An expert panel has proposed post-meal strategies for people using insulin to control diabetes. 

Advances in care have paved the way for better glucose management, according to the panel, convened by the Endocrine Society. These include faster-acting insulins, new drug classes, more flexible insulin delivery systems and improved continuous glucose monitoring devices. Yet post-meal glucose level management remains a challenge, they concluded. 

“[C]oncrete goals and strategies for how best to apply these exciting therapies need to be better defined,” said panel leader John L. Leahy, M.D., of the University of Vermont College of Medicine. 

As part of their report, Leahy and colleagues found that small lifestyle changes may improve post-meal blood sugar levels. These include eating protein and/or vegetables 10 to 15 minutes before carbohydrates, and walking for at least 10 minutes following a meal. New medications also show promise in helping individuals gain more control of their post-meal blood glucose levels, they wrote.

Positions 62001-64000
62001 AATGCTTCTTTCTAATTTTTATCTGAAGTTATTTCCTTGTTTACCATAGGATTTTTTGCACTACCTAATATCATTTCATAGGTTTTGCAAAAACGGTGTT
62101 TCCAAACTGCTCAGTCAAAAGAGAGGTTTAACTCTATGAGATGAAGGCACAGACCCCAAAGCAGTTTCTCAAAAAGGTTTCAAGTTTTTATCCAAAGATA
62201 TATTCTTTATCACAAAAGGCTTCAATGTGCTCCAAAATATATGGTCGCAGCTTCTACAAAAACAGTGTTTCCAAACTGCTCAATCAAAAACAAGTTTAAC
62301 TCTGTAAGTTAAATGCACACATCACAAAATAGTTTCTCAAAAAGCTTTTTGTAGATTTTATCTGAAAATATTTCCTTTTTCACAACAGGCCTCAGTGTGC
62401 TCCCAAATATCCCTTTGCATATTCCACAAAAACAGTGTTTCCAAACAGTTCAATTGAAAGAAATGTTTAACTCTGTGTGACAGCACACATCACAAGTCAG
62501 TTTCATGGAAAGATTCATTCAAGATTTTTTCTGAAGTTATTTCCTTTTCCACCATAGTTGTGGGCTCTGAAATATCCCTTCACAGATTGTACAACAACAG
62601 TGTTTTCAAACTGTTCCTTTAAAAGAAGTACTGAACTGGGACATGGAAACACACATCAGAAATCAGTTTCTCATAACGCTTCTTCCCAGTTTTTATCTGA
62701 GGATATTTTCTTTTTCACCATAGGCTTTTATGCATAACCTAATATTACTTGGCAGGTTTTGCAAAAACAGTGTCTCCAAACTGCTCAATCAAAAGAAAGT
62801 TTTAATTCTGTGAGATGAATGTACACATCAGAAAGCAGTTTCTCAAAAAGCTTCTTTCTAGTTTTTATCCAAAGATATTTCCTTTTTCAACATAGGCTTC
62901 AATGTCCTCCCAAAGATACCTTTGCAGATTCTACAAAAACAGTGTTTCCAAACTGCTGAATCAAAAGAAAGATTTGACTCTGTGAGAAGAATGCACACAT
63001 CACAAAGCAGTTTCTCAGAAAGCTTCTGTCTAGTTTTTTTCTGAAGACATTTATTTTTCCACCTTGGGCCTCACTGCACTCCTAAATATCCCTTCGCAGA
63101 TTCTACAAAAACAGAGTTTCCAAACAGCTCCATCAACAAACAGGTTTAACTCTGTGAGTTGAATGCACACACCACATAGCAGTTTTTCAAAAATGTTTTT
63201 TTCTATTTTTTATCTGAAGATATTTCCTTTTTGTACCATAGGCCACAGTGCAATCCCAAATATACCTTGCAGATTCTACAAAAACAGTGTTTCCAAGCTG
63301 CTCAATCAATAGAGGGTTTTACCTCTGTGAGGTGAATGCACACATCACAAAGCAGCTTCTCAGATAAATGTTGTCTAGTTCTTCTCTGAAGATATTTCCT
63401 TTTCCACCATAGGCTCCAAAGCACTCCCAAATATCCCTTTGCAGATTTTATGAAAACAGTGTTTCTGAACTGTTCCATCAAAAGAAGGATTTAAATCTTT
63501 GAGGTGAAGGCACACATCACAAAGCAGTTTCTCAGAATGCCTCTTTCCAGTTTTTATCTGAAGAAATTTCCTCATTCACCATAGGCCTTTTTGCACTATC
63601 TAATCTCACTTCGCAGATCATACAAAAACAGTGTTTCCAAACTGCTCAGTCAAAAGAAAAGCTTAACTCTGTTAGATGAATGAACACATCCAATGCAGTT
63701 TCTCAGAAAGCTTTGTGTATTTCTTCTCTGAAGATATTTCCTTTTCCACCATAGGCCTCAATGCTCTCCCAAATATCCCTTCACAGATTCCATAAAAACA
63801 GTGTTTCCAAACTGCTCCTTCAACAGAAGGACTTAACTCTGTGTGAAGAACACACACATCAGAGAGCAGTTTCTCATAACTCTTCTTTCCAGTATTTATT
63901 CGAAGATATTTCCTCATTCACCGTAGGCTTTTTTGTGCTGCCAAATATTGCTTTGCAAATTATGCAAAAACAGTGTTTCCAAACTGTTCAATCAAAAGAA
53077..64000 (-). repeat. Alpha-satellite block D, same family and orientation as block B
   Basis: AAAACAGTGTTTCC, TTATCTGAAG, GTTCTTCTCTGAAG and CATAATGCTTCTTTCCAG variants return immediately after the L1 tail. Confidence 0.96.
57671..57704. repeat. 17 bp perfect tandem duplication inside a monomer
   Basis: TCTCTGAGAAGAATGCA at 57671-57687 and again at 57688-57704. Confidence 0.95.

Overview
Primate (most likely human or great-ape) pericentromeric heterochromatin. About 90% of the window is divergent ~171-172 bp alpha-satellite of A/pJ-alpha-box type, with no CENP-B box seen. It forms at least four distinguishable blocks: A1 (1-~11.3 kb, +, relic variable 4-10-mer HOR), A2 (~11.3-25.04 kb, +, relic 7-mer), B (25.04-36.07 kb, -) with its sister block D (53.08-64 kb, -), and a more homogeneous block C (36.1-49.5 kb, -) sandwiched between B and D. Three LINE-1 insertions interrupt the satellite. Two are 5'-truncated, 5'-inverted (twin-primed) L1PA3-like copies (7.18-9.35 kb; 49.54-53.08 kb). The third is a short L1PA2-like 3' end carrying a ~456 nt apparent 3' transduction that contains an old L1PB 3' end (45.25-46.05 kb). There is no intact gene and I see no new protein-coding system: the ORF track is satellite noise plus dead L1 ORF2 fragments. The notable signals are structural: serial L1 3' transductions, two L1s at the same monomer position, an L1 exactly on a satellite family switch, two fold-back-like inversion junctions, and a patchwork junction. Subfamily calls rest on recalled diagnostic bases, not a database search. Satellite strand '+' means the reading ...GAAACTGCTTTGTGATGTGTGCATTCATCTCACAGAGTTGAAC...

Additional research is needed to find a target blood-glucose number or range after meals and the time spent in-range that would improve clinical outcomes, wrote the authors. That’s where the growing use of continuous glucose monitoring devices will likely come into play, they suggested. These devices offer clinicians an opportunity to collect and act on real-time data. Eventually, this data should help to answer questions about the role played by factors such as meal size, nutrients and timing in blood sugar levels after meals.

The report and recommendations were published in the Journal of the Endocrine Society.